When it comes to pain control and our well being, we’d be willing to turn to anything for relief, even an unregulated drug. In today’s episode, Dr. Rosie Sendher and Dr. Erika Fisk welcome Dr. Herman Johal, to have a discussion around a controversial topic in the medical field for its ethical reasons: the usage of cannabis as a treatment. There’s no denying that cannabis has brought relief to millions of patients thanks to its anti-inflammatory properties, and yet there is still no funding, and as a result, no research, to start to better comprehend this ancient remedy. Physicians today can’t really recommend dosages, consumption methods or even the product itself, due to the unknown effects it could have on each different patient. The good news is that these conversations are taking place more frequently among professionals and patients, and we can start to aim for a society that is more welcoming to alternative methods to treat medical cases.
Dr. Herman Johal is an orthopaedic surgeon and assistant professor in the Department of Surgery at the McMaster University, who specializes in trauma orthopaedics. Passionate about education and research, he has become an advocate for cannabis study and discussion in the medical ecosystem.
When and how should professionals be having cannabis related conversations with their patients? Which is the most recommended consumption method? Why is legalization so relevant for progress? Tune in and listen to this important discussion on cannabis in medicine, and to learn more about both patients’ and professionals’ experiences with this remedy.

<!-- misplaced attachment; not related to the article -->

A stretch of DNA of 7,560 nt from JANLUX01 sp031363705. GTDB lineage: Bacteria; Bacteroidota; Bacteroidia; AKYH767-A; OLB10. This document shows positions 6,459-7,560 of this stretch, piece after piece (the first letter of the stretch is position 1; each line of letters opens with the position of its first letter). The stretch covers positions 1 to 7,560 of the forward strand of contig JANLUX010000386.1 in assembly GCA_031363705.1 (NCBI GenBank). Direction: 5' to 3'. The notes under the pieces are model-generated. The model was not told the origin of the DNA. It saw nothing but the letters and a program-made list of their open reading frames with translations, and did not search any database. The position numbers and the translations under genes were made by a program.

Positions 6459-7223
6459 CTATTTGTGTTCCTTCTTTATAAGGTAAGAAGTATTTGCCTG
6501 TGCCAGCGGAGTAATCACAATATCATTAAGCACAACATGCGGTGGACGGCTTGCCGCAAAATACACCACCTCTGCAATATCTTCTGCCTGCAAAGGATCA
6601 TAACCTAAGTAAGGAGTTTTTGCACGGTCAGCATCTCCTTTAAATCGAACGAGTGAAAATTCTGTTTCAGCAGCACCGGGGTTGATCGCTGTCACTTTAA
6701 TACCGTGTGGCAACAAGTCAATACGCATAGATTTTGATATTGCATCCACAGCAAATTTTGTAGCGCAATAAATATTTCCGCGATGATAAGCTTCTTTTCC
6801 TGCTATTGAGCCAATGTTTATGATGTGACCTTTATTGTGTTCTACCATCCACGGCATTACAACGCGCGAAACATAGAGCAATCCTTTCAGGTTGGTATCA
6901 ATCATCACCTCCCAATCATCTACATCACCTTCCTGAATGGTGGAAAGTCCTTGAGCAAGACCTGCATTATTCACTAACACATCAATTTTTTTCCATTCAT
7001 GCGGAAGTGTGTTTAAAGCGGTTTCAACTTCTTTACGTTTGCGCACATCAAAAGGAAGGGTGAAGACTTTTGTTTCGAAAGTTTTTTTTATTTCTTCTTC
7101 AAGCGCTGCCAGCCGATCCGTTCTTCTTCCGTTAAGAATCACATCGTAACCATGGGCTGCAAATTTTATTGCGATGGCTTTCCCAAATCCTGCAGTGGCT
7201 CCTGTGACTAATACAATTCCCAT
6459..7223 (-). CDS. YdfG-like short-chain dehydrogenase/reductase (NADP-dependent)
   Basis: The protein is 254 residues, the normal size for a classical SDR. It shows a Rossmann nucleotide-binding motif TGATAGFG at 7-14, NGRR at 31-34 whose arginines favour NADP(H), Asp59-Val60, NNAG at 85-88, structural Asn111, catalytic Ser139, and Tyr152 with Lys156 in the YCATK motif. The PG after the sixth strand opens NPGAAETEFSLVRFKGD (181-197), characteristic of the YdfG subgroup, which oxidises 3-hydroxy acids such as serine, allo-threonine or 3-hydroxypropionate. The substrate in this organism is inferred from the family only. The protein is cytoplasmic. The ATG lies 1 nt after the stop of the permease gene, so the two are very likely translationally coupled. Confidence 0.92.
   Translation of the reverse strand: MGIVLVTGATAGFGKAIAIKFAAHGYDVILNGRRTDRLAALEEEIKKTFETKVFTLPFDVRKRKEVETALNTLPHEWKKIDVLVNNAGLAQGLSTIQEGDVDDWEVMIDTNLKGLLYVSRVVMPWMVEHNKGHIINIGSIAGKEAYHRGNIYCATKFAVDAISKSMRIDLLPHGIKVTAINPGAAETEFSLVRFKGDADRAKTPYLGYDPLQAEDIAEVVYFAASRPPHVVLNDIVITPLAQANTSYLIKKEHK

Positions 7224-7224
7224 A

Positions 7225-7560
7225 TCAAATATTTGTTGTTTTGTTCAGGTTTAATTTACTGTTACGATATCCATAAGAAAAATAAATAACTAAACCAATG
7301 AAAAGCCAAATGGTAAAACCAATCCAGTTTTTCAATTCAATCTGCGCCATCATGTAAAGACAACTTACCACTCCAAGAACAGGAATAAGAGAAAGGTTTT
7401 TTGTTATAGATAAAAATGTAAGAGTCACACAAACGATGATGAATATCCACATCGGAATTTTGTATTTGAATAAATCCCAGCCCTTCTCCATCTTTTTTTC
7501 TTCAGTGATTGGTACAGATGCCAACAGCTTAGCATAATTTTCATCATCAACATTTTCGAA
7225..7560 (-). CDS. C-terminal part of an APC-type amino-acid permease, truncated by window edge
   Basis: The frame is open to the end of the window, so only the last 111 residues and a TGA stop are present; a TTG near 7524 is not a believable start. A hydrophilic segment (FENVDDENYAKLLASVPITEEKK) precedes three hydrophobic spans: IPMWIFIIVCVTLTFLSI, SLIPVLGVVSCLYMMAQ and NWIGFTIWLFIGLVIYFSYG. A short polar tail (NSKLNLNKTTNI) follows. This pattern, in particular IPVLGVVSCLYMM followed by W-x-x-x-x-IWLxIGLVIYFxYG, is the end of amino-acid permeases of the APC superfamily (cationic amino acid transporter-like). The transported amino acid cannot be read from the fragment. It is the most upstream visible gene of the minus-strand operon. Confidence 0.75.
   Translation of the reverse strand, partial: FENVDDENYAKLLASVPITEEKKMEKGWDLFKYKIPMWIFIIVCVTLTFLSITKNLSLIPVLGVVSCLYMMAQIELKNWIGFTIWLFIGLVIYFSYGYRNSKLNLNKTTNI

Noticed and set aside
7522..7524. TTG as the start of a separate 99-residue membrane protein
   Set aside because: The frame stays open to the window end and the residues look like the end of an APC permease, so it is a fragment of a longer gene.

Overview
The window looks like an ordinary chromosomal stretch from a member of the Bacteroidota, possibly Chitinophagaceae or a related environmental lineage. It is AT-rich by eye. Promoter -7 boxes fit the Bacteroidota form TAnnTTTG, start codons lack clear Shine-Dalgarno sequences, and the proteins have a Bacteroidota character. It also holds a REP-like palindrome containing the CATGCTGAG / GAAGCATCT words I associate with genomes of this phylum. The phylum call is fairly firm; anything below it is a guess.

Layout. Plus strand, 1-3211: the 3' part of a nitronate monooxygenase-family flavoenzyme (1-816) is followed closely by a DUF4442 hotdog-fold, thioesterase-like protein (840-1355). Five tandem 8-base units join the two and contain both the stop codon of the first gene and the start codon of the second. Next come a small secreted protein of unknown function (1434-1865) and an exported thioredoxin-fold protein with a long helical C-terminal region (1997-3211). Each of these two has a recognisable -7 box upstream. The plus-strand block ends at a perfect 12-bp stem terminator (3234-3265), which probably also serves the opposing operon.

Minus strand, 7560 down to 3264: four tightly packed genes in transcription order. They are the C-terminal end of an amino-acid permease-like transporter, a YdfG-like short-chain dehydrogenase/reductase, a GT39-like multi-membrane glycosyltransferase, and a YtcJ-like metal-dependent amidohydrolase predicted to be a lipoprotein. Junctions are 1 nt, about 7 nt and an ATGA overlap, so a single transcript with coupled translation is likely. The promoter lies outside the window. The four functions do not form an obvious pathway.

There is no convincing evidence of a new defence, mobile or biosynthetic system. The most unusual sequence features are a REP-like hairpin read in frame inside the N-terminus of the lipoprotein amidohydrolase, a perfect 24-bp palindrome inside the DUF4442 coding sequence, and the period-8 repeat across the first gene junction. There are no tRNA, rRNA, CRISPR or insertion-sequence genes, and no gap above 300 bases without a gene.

In this episode we chat about:
- (00:48) - On Dr. Johal’s background, his research, and the accepted usage of cannabis for treatment among patients - “I’ve had patients who’ve self-medicated either by smoking weed or with CBD creams and found that it was effective with pain control.”
- (15:23) - Focus groups, why we all need legalization, and the anti-inflammatory properties of CBD - “We know that there’s something in there based on our patients’ experiences, but there’s a lot still to unpack in research.”
- (27:20) - Recommended ways of consumption and the dangers of unregulated territory for patients - “Ultimately what really needs to happen is we really need to have a lot of trials, research, and document this data to prove what actually works.”
- (36:49) - The importance of discussions around cannabis and addictions - “Dry mouth, red eyes, those are side effects that cannabis users may not think are a big deal at a recreational level, but now we have to discuss this on a medical level.”
- (50:19) - The future of cannabis: On the replacement of opioids with safer alternatives, Dr. Johal’s plans for his research, and the problem with high expectations around pain control - “Pain is a cultural phenomenon, and our approach to it and our discussions around it is shaped by society, our patients and how we are trained.”
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